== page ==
JERUSALEM (Nov. 8)
Recently I’ve developed a sickness. It’s not something life-threatening, though I fear that it’s only getting worse. It began with only mild symptoms. I innocently checked Israeli news sources like Israel National News and The Jerusalem Post every morning just to check current events. Not long after, I started surfing news Web sites before bed.
Then I started checking in the afternoon. Soon it was twice every afternoon.
In no time, my condition became critical. I found myself pushing to the front of a crowded bus when I heard the distinctive three beeps that signal the upcoming radio news update.
I realized the disease had finally taken hold while standing on the side of the highway in Ashkelon surrounded by traffic and wild brush just south of Tel Aviv.
On a late July afternoon, I was donning an orange "Gush Katif Forever" T-shirt with about 130,000 other Jews, all talking part in the "Human Chain," an act of solidarity that wound through the 54-mile stretch from the Gaza Strip to the Western Wall in Jerusalem.
In that moment, locked arm in arm singing Hatikvah, I realized something had changed. The issues in Gaza had become much more than stimulating points of conversation, which is how I’d always felt about politics previously. Now there was an internal pull, a magnified obsession, toward this issue, and I found myself fully immersed in the intensity right alongside the rest of the nation.
I can track my rising level of infatuation through my increasing debates with cab drivers. Lately it’s not hard to get into such a discussion, considering the constant radio chatter about Gaza, whether it’s the frequent shower of Kassam rockets or Israel’s retaliation through targeting terrorists in the region.
"We should just give it away already," the cab driver tells me after the radio announces yet another Kassam attack in Sderot. This time there were two dead, a 14-year-old girl and her grandfather, as well as 14 injured.
"Why, do you think giving up those settlements is really going to bring peace," I responded. "Isn’t it clear by now that the Palestinian leaders are terrorists who don’t want peace? Pulling out of Gaza isn’t going to help anything."
"Well, there’s this much of a chance it will help," the driver says, holding up his hand, leaving less than an inch gap between his thumb and his pointer.
I said: "And for that little of chance, you think we should throw all these people out of their homes and knock down their synagogues?"
"Yes," he responded fervently. "It’s crazy, I know. But we have to believe," he told me.
I respect his idealistic hope for peace, but his response sent me into a frenzy of frustration. I went into my banter about the continuous Jewish presence in Gaza for the last 2,000 years, the synagogue from the 1600s in Gaza City that we can no longer visit, as well as the repercussions for Tel Aviv if Gaza were to be given away.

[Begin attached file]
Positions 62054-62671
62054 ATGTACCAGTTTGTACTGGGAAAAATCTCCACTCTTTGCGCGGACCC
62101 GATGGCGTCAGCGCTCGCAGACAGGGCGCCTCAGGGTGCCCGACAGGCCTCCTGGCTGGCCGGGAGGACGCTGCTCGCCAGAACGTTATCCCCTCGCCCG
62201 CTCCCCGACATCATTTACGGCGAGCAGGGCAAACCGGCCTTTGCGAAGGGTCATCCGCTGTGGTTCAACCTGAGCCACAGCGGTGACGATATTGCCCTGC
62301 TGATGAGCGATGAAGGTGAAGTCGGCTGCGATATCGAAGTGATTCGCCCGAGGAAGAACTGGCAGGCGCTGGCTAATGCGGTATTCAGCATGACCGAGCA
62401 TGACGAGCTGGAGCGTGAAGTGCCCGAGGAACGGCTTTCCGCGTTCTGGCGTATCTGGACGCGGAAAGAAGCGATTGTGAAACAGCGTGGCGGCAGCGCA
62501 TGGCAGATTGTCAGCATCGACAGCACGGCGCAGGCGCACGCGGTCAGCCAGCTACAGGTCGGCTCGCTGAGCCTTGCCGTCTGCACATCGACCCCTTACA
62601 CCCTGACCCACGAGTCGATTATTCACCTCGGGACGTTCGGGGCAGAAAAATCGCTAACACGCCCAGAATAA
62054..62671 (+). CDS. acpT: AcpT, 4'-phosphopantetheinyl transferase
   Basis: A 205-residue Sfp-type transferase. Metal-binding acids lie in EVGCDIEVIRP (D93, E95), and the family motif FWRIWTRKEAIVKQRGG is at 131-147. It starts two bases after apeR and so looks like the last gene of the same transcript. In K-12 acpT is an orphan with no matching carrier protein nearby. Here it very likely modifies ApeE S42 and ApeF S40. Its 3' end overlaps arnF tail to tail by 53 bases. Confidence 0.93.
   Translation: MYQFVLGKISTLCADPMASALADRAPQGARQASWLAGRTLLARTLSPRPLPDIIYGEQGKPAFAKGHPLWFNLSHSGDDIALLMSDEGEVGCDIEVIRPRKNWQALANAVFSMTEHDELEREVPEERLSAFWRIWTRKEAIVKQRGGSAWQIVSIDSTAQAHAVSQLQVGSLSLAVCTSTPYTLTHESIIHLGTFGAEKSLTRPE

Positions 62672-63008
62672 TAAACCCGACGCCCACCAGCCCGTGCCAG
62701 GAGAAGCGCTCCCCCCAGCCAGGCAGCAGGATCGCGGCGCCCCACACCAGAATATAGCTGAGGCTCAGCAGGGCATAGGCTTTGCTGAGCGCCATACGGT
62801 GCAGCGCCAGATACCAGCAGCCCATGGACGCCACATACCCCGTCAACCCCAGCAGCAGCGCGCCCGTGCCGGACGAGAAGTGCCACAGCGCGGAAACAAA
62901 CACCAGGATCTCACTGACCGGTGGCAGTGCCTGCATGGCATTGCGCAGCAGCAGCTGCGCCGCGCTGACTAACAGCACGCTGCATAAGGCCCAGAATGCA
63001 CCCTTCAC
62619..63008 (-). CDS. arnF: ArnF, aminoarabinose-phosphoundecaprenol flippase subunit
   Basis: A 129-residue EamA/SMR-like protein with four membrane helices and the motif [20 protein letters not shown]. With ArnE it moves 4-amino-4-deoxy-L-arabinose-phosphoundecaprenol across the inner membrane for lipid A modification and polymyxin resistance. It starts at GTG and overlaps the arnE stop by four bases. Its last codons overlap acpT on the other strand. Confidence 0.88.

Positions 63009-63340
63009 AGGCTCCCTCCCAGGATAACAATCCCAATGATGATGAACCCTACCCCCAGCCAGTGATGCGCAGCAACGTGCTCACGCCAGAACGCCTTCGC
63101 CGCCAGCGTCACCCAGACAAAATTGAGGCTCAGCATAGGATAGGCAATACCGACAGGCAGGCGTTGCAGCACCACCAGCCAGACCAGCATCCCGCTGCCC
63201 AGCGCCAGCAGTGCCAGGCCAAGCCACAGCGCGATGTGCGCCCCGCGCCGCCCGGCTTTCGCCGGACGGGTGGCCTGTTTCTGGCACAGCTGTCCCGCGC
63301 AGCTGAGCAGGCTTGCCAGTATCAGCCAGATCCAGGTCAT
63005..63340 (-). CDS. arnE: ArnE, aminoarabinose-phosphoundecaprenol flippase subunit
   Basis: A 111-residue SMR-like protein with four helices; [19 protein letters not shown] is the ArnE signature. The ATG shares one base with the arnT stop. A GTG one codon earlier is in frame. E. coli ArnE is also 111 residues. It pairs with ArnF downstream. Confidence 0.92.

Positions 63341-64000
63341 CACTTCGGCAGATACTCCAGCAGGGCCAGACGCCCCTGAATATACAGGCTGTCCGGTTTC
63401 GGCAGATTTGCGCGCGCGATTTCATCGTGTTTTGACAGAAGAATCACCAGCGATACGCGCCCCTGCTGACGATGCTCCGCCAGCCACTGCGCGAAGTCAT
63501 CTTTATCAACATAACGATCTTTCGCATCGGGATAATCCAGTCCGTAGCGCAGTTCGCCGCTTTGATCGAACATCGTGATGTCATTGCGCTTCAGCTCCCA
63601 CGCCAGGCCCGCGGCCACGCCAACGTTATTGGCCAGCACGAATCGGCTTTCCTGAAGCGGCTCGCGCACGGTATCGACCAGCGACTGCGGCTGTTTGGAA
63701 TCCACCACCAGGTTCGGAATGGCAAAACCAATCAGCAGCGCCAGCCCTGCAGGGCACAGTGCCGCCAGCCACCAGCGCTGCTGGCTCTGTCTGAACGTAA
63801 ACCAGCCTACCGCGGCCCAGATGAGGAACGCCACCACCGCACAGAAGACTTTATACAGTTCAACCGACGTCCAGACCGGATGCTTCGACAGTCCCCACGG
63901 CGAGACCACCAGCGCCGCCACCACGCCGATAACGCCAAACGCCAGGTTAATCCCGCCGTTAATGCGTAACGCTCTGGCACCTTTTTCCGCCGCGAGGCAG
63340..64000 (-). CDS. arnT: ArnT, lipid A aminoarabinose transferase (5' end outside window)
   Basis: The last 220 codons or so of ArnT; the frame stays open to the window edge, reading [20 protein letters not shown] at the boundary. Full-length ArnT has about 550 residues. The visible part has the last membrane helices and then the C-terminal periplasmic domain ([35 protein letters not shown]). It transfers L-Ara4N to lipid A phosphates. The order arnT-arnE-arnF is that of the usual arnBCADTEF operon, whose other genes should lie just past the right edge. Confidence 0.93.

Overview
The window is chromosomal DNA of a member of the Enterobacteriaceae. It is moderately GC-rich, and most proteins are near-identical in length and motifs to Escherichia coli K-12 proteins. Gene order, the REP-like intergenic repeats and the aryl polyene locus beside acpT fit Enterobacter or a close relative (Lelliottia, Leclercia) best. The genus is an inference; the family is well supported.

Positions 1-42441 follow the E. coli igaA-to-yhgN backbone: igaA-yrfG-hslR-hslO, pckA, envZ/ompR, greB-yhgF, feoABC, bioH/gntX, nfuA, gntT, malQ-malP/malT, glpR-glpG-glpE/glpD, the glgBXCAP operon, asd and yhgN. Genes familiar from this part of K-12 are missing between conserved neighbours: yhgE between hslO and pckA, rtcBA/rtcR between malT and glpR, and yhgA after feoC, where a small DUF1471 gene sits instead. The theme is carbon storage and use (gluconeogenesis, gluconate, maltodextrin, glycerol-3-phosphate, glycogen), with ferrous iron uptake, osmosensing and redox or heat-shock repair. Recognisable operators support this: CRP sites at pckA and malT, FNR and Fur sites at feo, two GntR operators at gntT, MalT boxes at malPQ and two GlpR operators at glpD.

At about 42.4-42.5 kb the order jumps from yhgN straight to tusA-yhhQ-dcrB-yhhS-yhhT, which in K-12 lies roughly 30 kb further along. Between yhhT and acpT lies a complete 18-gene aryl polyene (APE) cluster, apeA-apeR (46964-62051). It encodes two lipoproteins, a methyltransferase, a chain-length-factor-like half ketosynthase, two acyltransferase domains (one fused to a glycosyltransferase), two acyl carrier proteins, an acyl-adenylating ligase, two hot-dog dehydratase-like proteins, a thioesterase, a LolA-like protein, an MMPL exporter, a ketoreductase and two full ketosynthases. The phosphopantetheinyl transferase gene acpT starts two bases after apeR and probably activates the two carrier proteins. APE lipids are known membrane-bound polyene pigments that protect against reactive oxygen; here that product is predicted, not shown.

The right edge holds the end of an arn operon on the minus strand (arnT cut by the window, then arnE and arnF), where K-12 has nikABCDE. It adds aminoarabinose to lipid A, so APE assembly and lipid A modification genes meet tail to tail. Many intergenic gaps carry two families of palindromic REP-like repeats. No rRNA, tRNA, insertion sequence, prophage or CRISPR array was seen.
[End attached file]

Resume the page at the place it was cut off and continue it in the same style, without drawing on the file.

After I finished my serenade of justice, I exhaled, looked over and realized that for the last several minutes I had been talking to the windshield. The aging Moroccan cab driver was staring at the road with a completely blank stare.
How could I get across to him that just because I had a kipah on my head that I wasn’t just towing the party line? I have visited Gaza, I know these people and I understand their situation.
But instead we sat quietly for the remainder of the ride. I started to understand that no matter what information I was privileged to, and no matter what my feelings were, they weren’t going to make an impact on this guy.
I don’t think it mattered that he saw me as an American immigrant. Israelis hold on to political opinions like they’re clutching their personal treasure, one that they are completely unwilling to give up or even to trade in.
It’s chutzpah on a national level.
On the other hand, maybe I should have listened to the cab driver. What, I live here a year and I think that I know all the answers? Because I was 28 when I made aliyah, I never had my chance to serve in the army. And since I’m single, I never sent any children to the army. So do I really have a right to be so insistent on my political opinions?
In my mind the answer is a clear yes. It must be that the chutzpah is rubbing off on me. I feel like my destiny and the nation’s destiny are intertwined. An Israeli political move drags me along with all the consequences, so of course I need my voice to be considered.
Those moments leading up to the Knesset vote were unusually anxious times for me. In retrospect, that was nothing compared to the betrayal I felt the night the disengagement vote passed.
But I’m starting to see that my growing obsession with Israeli politics does not revolve solely around the Gaza issue. I — as well as so many other Israelis around me — am suffering from the same news-needy symptoms no matter what the issue.
My friend Gadi said it best: "Israelis are so obsessed with politics because it’s their house."
Gadi was speaking directly about the 8,000 people in Gaza whose homes are in question. But I think the comment works on a broader level as well: Israelis relate to the Jewish state as a shared home.
This feeling leads to a deep connection between us because we understand that our futures are tied together. But what come along with that is the obsessive desire to know what is going on at home, as well as everyone telling the other how the house should be run.